Maintenance Matters

July 2016 Issue

Airframe Static Wicks: Worth a Try For RFI

Battling interference problems in an otherwise clean avionics installation? Static discharge wicks may not be a cure-all, but we think they are worth trying.

If you ride long enough through snow, fog and desert dust, you’ll likely hear the audio signatures of static built up on the airframe. It can be severe enough to shut down a comm and nav receiver. The troubleshoot chase can be as frustrating for the techs as it is for pilots because everything will likely work perfectly on the ground. Static discharge wicks should be the first accessories to consider, especially when committing to a new avionics installation. But antennas could be the culprit, too.

For this article, we talked with avionics manufacturers, aircraft manufacturers and technicians about the effects of airframe static buildup on new avionics gear, and why healthy static wicks can help. Here’s what we learned.

RFI 101

Static discharge wicks are generally riveted on the trailing edge of control surfaces because of solid electrical grounding.

Anytime an aircraft flies, the friction of the air over the aircraft’s skin causes the aircraft to build up static electricity. Discharge of the electricity can generate radio frequency interference (RFI) or static noise level. RFI can become serious enough to interfere with comm and nav radios to the point that reception becomes impossible. Any particulate matter in the air, be it rain, snow, dust, sand or even volcanic ash, will cause more RFI to be generated as the material sticks to the aircraft and any protrusions, especially antennas, which is why they have an anti-static coating.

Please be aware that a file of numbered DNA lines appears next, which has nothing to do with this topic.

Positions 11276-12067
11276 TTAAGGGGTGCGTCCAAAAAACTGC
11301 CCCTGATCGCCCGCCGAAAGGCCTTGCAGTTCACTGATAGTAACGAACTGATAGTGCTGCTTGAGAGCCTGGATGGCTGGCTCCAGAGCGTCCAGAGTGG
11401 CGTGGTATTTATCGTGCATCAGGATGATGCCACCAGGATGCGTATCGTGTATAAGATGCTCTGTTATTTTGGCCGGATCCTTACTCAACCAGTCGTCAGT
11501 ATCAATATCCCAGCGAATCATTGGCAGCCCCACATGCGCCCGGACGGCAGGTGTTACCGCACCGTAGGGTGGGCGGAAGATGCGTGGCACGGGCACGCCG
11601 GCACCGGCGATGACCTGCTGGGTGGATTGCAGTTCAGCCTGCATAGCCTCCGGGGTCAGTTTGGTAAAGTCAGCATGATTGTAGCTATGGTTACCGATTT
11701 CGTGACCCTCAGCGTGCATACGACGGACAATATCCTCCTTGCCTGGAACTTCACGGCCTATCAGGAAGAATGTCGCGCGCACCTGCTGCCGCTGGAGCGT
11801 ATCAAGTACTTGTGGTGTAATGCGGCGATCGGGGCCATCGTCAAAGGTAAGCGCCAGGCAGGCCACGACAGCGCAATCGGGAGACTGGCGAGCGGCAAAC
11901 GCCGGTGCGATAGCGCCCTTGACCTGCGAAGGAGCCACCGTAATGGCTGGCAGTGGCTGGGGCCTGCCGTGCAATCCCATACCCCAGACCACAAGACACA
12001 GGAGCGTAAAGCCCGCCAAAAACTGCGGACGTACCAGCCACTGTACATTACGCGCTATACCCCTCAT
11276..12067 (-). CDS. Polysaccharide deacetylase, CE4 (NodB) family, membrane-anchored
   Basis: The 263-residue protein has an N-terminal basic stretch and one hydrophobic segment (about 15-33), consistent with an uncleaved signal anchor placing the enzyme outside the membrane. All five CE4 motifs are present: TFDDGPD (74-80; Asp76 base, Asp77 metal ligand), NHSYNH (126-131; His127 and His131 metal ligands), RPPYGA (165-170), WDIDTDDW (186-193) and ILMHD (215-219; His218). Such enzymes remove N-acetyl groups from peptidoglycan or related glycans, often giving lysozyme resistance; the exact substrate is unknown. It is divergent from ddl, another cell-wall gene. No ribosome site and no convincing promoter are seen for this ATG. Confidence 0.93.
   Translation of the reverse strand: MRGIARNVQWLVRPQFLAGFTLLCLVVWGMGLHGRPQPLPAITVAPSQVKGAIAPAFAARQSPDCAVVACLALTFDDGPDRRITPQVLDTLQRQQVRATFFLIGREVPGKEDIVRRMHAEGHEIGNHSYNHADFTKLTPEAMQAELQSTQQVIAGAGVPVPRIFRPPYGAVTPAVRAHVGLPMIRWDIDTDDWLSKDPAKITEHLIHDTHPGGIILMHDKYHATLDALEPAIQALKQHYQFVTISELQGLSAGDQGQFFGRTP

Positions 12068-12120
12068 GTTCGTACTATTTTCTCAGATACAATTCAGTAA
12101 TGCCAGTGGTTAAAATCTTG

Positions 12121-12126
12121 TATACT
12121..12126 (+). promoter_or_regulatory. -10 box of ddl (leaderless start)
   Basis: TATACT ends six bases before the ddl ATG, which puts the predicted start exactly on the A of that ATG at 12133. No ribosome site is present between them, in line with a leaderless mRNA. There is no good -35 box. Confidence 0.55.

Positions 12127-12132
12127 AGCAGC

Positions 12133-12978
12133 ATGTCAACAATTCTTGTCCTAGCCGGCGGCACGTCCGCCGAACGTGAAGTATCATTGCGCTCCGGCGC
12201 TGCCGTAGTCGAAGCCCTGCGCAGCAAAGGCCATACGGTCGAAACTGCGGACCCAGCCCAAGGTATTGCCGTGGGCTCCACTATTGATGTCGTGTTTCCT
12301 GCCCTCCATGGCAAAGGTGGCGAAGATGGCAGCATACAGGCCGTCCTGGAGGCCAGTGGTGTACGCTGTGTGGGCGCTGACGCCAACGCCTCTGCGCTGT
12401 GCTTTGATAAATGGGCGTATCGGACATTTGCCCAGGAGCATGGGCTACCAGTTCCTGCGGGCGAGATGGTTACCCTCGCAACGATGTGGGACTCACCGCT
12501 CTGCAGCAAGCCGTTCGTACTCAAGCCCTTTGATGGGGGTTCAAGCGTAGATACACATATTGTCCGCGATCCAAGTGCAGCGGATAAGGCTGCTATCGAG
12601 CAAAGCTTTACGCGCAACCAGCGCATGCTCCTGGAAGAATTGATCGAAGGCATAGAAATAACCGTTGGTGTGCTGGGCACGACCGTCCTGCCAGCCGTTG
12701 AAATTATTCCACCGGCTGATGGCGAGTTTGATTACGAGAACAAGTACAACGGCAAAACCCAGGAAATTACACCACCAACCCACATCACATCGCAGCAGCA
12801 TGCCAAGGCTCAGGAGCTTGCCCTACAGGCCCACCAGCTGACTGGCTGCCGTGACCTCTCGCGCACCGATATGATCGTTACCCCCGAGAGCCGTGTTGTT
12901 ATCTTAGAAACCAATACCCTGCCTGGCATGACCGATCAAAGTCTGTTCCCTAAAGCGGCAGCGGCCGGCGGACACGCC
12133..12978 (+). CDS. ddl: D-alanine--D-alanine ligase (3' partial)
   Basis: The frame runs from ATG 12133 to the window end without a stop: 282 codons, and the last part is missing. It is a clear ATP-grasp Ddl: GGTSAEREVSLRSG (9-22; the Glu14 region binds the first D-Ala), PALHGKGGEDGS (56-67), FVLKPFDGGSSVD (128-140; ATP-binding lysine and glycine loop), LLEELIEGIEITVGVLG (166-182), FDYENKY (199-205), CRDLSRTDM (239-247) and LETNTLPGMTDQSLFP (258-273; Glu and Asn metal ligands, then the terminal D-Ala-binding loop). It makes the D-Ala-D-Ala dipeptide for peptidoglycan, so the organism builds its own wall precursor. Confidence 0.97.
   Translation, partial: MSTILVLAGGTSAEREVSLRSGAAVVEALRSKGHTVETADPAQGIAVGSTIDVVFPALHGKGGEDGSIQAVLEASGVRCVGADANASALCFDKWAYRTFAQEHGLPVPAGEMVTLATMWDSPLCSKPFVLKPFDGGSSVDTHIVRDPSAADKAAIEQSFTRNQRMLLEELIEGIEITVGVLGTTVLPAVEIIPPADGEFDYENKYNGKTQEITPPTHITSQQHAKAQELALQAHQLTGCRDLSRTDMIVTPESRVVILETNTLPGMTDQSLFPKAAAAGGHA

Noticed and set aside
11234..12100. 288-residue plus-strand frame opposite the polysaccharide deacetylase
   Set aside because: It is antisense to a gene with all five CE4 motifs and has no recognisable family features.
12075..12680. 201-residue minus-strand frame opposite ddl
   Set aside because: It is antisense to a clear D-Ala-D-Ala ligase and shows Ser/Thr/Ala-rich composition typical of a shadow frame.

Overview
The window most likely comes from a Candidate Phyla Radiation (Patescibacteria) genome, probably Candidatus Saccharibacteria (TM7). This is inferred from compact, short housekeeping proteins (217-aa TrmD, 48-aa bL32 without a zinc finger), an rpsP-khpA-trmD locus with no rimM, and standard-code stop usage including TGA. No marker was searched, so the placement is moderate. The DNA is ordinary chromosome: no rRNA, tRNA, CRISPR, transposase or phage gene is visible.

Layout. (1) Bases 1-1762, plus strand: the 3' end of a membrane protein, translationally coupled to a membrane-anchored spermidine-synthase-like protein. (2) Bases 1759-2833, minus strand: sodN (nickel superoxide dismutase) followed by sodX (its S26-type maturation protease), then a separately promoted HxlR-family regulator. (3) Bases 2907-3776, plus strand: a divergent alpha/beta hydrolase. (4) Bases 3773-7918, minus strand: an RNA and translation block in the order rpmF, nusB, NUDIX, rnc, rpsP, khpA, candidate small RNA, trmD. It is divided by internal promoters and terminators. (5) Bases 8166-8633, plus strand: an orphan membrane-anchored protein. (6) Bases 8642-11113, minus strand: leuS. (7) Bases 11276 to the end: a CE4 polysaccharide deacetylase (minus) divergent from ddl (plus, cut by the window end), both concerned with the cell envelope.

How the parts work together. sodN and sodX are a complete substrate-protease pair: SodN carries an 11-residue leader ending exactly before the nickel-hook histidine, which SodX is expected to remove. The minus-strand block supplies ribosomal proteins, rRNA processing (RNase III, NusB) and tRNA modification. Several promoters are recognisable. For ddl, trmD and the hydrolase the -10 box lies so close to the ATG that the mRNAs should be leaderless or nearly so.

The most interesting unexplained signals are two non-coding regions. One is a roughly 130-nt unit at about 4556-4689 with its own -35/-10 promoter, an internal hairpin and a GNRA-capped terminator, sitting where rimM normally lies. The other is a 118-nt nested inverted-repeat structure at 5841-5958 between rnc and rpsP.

While RFI most often affects low-frequency and VHF comm and nav radios, it can adversely affect UHF ranges, which includes transponders.

When the charge reaches between 100,000 and 200,000 volts, the electrical fields on an airplane become concentrated on the extremities and air is ionized at the sharpest points on those areas. The voltage isn’t going to kill anyone; the current level is low. However, as it discharges into the surrounding air, it creates the RFI that interferes with radios.

In the 1940s, researchers developed static discharge wicks—we now call them static wicks—to remove the electrical charge from an airplane by discharging it harmlessly back into the air before RFI is created. It was actually Florida-based Dayton-Granger that patented the wick style of leading-edge discharger, and the company continues to advance the design and remains a leading supplier to this day.